One of the great tools to realize more knowledge about our universe might be coming back to full performance, and beyond.
Signs Promising for Hubble Telescope
By SETH BORENSTEIN and MIKE SCHNEIDER, The Associated Press Oct 27, 2006
WASHINGTON - Signs are promising for a repair of the aging but popular Hubble Space Telescope, once thought doomed because of worries over astronaut safety. NASA set plans for a big announcement Tuesday after top officials met for three hours Friday to consider the value and risks of sending astronauts to repair the Hubble, extending its life for several more years.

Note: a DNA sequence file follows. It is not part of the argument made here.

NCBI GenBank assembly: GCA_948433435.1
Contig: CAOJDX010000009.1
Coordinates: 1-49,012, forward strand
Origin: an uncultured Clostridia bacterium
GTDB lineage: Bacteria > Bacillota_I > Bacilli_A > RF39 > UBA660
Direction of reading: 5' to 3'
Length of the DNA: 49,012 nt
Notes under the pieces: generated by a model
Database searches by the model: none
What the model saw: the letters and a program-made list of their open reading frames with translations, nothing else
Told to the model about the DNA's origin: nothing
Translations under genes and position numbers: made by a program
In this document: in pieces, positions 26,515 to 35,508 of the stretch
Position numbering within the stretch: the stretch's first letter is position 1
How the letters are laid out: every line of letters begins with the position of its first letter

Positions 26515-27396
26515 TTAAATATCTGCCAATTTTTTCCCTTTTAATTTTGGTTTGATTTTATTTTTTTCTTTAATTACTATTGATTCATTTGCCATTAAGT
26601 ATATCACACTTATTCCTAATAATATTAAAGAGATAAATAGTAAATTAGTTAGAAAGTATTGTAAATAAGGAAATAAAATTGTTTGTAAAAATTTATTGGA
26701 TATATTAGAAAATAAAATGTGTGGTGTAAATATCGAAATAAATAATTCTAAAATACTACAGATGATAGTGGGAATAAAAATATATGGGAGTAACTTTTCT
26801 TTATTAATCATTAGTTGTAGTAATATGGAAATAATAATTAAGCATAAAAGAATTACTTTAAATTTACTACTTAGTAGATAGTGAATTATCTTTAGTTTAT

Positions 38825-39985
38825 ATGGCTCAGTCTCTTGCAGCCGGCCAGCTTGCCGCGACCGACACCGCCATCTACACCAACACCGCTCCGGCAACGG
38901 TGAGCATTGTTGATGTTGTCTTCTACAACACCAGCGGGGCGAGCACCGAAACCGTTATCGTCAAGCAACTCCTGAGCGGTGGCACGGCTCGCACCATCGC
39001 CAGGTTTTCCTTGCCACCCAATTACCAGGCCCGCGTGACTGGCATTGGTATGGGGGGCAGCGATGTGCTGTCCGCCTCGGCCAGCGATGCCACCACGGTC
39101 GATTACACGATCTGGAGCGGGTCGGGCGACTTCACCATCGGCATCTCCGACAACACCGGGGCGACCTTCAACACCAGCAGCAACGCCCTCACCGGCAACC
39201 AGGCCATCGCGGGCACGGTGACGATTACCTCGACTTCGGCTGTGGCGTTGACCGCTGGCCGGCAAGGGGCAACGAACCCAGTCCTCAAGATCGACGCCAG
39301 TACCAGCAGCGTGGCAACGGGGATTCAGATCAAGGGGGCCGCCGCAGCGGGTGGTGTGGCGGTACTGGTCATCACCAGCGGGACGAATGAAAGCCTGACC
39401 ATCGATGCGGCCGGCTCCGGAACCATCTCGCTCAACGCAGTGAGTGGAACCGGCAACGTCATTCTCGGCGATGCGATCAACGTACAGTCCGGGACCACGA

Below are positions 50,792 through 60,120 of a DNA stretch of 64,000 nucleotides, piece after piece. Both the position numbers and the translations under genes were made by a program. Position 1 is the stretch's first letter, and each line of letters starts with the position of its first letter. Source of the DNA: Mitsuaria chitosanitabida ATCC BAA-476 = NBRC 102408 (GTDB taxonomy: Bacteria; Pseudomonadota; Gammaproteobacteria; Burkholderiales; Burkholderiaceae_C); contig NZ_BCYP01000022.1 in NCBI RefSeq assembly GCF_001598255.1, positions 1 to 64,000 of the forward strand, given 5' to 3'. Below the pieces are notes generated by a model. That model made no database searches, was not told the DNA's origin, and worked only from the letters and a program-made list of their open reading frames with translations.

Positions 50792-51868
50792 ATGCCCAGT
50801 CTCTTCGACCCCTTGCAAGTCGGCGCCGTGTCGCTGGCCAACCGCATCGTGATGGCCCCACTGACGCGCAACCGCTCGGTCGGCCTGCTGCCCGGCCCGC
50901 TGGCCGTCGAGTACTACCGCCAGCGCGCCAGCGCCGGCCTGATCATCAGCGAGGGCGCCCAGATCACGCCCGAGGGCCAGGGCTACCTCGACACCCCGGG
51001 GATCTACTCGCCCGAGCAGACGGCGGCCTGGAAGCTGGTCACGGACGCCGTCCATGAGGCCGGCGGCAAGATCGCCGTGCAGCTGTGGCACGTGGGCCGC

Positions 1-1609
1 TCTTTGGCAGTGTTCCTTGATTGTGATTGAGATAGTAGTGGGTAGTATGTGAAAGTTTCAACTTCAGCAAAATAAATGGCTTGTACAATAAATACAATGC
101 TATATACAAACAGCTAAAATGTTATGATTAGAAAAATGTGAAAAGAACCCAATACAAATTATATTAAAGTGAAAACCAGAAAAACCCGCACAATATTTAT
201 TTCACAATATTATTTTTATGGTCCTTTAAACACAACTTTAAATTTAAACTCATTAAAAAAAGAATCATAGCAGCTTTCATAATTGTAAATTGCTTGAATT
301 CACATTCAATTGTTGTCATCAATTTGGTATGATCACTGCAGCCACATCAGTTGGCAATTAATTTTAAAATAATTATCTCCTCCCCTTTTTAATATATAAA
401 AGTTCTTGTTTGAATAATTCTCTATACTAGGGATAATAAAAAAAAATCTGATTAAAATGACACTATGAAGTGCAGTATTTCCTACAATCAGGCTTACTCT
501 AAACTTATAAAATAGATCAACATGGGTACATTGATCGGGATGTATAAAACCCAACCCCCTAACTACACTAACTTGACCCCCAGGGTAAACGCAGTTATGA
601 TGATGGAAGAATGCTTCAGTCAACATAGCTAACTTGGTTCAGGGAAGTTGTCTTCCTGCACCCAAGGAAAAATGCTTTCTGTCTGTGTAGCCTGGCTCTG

The decision rests with NASA Administrator Michael Griffin, who hasn't yet made up his mind, NASA spokesman Dean Acosta said Friday in an e-mail.
However, the space agency sent out a press release about a gala announcement ceremony for Tuesday at the Goddard Space Center in suburban Washington, which helps oversee the 16-year-old space telescope.
The NASA press release said the ceremony includes a "news conference with the astronauts who would carry out the mission" - if the agency decides to go ahead with a shuttle flight to rehab the telescope.
And Griffin has previously said, "If we can do it safely, we want to do it."
Griffin worked on Hubble earlier in his career and recently described it as "one of the great scientific instruments of all time."
Another good sign for fans of the space telescope is that U.S. Sen. Barbara Mikulski, D-Md., one of Capitol Hill's most prominent supporters of saving it, will join Griffin at Goddard, her office said.